Saturday night's death of Pope John Paul II had delayed the PM from firing the starting gun by a day, allowing tributes to the pontiff to occupy the limelight.
Blair woke up on Tuesday morning to a clutch of opinion polls showing the Tories narrowing the gap to just two or three points, and the news that Labour's candidate for Ribble Valley had defected to the Lib Dems.
A MORI poll in the Financial Times among those 'certain to vote' even put the Tories five per cent ahead.
As the three main party leaders abandoned the traditional battle bus for campaign helicopters, Michael Howard got personal in alluding to the 'smirking politics' of Blair.
Charles Kennedy pledged to base the Lib Dem campaign around people's hopes rather than fears.
On Wednesday, MP Paul Marsden, who had defected from Labour to the Lib Dems in 2001, defected back to his old party.
The three main party leaders clashed face-to-face for the only time in the election campaign for the last Prime Minister's Questions of this parliament.
Charlie Whelan, p22, Leader, p23. COLIN BYRNE
Folk who complain that politics is boring need to think again - this contest is already shaping up like something scripted by Quentin Tarantino.
We've had the campaign start delayed by the death of a Pope, and pre-election skirmishing dominated by the tale of a woman who pulled out her own teeth with a pair of pliers. All the party leaders must be hoping this high drama can be maintained, because they share a secret fear that turnout on 5 May could be below the 2001 figure of 59 per cent.
Postal voting means the media are more important than ever. One in eight votes were sent by post in the European elections, and mailed-in votes can be swayed by what's in the news on the day you lick the stamp.
Cue hyperactivity from Alastair Campbell, with the fight for headlines linked to real votes.
Colin Byrne is CEO, UK and Ireland for Weber Shandwick.
He formerly ran the Labour Party press office
A good start, a defection from Labour, unfortunately followed by one to Labour 24 hours later.
Most commentators expected a slower pace from Kennedy in 2001 following the military style of Ashdown. Instead he demonstrated real dynamism with the 'Flying Start', travelling across all parts of the UK in the first week.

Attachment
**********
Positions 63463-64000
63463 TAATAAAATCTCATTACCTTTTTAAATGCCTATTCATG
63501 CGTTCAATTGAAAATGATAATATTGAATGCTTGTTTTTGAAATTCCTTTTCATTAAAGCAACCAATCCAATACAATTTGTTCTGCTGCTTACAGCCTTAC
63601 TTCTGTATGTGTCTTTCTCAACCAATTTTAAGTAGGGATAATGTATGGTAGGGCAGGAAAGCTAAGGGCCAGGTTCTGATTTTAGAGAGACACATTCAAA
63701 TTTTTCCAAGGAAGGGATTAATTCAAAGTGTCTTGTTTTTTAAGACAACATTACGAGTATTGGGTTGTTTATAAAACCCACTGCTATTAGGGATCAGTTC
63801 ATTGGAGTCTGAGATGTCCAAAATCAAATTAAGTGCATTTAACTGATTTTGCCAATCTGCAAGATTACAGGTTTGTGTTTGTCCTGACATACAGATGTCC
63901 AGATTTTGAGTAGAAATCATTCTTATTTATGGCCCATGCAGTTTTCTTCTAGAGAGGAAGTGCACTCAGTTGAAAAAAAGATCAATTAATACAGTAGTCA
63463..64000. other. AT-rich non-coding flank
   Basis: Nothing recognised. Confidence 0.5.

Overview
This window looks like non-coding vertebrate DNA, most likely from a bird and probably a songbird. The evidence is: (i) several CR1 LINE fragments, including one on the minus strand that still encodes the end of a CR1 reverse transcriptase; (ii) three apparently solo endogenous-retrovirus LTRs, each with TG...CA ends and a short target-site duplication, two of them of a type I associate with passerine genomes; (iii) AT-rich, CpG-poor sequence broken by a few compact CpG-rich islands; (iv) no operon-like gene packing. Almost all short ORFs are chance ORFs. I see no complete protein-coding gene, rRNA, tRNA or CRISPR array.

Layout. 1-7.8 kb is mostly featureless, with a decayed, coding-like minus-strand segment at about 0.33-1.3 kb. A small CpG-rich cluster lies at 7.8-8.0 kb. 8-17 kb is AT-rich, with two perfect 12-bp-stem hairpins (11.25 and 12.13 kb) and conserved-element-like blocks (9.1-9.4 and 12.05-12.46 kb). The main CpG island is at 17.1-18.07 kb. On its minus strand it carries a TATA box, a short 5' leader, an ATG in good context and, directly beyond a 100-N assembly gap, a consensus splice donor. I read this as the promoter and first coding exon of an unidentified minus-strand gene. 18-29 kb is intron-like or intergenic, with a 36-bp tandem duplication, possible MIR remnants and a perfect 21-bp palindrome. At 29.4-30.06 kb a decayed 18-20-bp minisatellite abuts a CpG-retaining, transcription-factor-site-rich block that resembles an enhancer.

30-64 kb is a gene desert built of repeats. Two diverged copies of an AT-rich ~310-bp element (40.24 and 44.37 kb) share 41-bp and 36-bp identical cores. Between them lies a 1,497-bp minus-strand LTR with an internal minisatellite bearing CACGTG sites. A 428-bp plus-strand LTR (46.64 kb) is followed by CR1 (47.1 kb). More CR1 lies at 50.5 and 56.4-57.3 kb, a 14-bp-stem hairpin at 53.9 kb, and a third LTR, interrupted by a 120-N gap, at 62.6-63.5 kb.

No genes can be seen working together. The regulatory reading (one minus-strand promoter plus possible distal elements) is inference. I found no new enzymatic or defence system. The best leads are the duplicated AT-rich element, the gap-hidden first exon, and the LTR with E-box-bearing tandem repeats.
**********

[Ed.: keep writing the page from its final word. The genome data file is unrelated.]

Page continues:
This time Kennedy will kick off in a light aircraft, covering 2,000 miles, focusing primarily on urban areas.
This emphasises the Lib Dems' contention that 'the political party formerly known as The Tories' is virtually absent in Scotland, Wales and many parts of England.
In many urban areas outside London the Lib Dems are in a strong second place to Labour. They will continue to play on this point to counteract their greatest challenge - the question of their own credibility to govern.
Olly Grender, MBE, is a freelancer. She was formerly director of comms for the Liberal Democrats and aide to Paddy Ashdown
Turnout is the key issue now that Tony Blair has named the day.
The nightmare haunting Labour HQ is that for a variety of reasons - Iraq, privatisation of public services, civil liberties etc - core supporters fail to turn out on 5 May or defect to the Lib Dems.
Tuesday's MORI poll made the point. Among people certain to vote (55 per cent), the Conservatives have a five-point lead. So Howard's core vote is in better shape - 71 per cent of Tories are certain to vote, compared with 57 per cent of Labour.
The strategic challenge for Blair is to remotivate his natural supporters and get them to vote.
Howard's challenge is trickier. He not only has to keep his core voters happy but has to reach out to swing voters and draw them into the fold.
Howard has to be tough and tender for victory.
Nick Wood is MD of Media Intelligence Partners. He was formerly media director for the Tories and chief political correspondent of The Times.